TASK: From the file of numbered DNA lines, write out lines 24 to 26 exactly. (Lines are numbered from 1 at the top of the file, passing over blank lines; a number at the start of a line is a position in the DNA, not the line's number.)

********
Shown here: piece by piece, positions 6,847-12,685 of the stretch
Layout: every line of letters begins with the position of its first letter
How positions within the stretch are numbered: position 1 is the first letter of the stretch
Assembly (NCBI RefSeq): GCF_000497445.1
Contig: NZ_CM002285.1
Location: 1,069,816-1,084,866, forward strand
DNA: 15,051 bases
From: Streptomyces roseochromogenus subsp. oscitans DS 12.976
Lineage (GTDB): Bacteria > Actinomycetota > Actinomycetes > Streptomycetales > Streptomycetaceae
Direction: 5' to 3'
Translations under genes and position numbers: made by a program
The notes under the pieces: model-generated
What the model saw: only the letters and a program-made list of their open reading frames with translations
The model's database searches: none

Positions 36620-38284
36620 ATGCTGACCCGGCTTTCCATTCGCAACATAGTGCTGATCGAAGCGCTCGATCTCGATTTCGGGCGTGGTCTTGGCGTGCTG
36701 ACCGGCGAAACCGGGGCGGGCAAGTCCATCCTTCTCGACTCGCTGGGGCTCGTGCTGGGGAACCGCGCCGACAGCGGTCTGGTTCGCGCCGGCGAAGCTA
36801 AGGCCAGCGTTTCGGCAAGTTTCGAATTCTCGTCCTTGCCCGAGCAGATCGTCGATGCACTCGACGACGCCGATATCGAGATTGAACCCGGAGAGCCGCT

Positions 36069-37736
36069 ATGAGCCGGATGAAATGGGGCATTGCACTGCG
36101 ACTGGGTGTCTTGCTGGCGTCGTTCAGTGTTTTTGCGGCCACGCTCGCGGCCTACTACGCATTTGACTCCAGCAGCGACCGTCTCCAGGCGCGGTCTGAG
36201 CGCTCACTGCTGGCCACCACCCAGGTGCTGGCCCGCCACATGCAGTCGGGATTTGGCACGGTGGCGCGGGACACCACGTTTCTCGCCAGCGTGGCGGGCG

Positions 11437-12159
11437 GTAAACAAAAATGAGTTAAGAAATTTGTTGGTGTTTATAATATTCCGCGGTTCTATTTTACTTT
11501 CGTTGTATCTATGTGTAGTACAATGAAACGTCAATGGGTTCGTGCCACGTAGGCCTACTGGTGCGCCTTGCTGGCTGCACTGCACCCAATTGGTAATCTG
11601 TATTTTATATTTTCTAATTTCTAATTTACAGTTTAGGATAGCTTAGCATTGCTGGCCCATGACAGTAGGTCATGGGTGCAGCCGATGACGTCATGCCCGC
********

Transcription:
11437 GTAAACAAAAATGAGTTAAGAAATTTGTTGGTGTTTATAATATTCCGCGGTTCTATTTTACTTT
11501 CGTTGTATCTATGTGTAGTACAATGAAACGTCAATGGGTTCGTGCCACGTAGGCCTACTGGTGCGCCTTGCTGGCTGCACTGCACCCAATTGGTAATCTG
11601 TATTTTATATTTTCTAATTTCTAATTTACAGTTTAGGATAGCTTAGCATTGCTGGCCCATGACAGTAGGTCATGGGTGCAGCCGATGACGTCATGCCCGC